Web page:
12:17--Barrett still talking. "Is there any indication that the quality of education will improve is we spend more money?"

12:17--Andrea Lani speaks regarding class size. "To quibble over class size is a waste of time." Lani describes the previous grumpy woman's complaint about approving health insurance as "cruel," adding that the teachers are "heroes...and members of our community." Big hand for Andrea.

12:21--Grumpy woman, Ms. Larrabee, "We're not downing the teachers...it's not personal against the teachers or the kids." She gets a smattering of applause.

12:22--Using the yellow card method--Article 1 passes.

12:25--Article 2, Special Education. Ms. Larrabee asks about what Gifted and Talented is.

12:27--Wiscasset residence, questions new director of Special Services and increase in secretary's salary.

12:31--Numbers, 2100 students; 300 special services; 84 gifted and talented.

12:32--Donald Barrett, Palermo. Farmer who asked voters to reject the whole plan, asks what the increase will be in the next two years. Potter: the projection has not been completed yet. Barret: "If I was running a business that would be poor planning." Ugh! What a pill. Time! Vote zero is his only message.

12:36--Windsor resident with an autistic son, speaks in passionate favor of his child's teachers. "It's not just a job to them."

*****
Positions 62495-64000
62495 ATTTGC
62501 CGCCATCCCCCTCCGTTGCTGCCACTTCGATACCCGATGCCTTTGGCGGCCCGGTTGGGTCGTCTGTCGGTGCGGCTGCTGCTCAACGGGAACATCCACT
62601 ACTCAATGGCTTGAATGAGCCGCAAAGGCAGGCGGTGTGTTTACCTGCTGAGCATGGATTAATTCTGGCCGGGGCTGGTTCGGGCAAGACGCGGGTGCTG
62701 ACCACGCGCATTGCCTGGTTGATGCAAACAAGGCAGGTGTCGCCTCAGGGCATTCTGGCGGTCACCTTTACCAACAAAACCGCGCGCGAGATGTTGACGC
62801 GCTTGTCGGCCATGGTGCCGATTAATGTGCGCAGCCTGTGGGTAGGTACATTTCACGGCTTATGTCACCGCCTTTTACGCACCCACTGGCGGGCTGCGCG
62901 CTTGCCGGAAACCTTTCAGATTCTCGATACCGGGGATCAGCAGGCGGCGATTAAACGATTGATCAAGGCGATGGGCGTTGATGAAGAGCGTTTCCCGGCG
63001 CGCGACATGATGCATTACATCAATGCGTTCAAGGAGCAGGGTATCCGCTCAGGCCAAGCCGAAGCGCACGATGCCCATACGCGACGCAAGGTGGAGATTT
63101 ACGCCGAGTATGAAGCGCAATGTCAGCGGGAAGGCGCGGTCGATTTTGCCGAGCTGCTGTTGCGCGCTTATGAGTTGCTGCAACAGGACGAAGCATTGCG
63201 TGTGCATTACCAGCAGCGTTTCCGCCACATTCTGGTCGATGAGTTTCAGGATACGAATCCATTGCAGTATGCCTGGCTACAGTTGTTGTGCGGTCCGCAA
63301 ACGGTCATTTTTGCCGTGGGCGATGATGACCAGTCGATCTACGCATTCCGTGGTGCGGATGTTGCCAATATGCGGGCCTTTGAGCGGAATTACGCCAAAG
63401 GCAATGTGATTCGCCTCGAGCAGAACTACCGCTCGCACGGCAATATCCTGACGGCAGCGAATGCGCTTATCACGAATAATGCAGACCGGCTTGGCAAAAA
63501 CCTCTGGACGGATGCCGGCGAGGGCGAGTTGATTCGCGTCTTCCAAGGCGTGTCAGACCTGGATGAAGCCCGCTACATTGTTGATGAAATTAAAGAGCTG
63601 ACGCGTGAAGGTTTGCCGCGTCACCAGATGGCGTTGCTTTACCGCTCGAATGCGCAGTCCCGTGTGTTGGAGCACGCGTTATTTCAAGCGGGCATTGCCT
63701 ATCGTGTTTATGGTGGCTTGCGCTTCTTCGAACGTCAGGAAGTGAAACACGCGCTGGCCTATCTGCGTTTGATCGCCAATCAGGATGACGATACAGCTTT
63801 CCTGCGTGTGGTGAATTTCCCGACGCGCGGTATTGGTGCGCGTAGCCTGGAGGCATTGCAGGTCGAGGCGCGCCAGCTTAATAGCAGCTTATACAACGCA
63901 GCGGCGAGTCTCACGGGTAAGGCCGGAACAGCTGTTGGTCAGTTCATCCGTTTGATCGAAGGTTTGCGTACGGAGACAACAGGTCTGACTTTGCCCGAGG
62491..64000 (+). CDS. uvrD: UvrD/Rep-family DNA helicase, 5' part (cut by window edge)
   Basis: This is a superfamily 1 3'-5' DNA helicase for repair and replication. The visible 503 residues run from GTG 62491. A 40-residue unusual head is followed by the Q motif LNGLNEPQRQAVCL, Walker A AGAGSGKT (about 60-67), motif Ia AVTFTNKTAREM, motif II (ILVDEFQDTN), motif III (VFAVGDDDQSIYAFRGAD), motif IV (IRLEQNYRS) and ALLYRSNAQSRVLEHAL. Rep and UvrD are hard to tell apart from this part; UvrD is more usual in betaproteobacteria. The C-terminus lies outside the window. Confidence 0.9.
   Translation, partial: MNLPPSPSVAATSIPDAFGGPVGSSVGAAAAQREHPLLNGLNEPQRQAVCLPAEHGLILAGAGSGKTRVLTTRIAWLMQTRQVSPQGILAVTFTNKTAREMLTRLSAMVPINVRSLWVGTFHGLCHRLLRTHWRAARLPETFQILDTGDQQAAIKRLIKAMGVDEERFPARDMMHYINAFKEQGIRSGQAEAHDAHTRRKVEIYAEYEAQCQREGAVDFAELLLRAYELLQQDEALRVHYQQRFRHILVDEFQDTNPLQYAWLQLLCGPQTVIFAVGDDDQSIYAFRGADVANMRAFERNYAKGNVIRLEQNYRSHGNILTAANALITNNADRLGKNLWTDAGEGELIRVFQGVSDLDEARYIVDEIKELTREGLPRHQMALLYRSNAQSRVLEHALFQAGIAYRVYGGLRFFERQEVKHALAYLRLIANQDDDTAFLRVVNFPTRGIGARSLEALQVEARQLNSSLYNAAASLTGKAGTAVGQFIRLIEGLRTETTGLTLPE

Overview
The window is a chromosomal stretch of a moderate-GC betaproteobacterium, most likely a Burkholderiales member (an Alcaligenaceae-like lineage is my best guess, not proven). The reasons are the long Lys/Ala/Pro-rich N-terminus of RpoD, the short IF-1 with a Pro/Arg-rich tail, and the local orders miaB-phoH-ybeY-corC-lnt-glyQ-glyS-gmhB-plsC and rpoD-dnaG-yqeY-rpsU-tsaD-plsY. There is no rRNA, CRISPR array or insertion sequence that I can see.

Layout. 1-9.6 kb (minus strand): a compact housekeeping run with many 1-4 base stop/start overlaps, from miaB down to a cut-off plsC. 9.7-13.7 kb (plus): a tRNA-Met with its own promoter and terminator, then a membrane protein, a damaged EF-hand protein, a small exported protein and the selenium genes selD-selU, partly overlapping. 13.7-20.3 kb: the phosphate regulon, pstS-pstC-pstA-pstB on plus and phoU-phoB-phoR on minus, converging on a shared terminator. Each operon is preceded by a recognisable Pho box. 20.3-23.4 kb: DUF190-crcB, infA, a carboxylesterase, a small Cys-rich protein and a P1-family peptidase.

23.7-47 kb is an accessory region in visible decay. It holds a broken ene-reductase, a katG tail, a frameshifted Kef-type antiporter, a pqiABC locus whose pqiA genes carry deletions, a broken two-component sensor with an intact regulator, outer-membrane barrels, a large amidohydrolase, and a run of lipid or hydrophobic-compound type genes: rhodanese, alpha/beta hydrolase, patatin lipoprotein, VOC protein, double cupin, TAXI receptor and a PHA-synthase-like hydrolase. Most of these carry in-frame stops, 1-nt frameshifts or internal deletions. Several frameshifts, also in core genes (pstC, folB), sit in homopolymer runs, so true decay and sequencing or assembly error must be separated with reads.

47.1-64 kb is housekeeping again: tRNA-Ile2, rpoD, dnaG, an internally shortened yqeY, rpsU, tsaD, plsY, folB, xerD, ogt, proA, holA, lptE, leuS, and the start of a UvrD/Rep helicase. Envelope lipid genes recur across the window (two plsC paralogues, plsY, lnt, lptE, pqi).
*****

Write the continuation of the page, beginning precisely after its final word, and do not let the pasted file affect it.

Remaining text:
12:27--Question moved.

12:28--Article 2 passed.

12:39--Article 3 $191,025 Career and Technical Education passes with only the smattering of naysayers, zero-funders. No discussion.

12:40--Article 4 $370,111 Other Instruction, including co-curricular stipends, drama, math team and teacher leader etc.

12:41--Student and Staff Support $1,523,866 Guidance, health, instructional tech, improvement of instruction.

12:48--Amendment to excise $52,028 from item, taking it back to simple total of school system past expenditure.

12:58--Amendment to excise $23,866 from the item. Vote unclear, needs counting. Three board members want it reduced. Second motion to reduce fails.

1:05--System Administration $845,740. K(C)urt Downer of Westport proposes $150,000 for a consultant who can make sense of the consolidation.

1:11--Reasonable man says it's not a bad idea, even suggested looking at other states who have been through similar straits.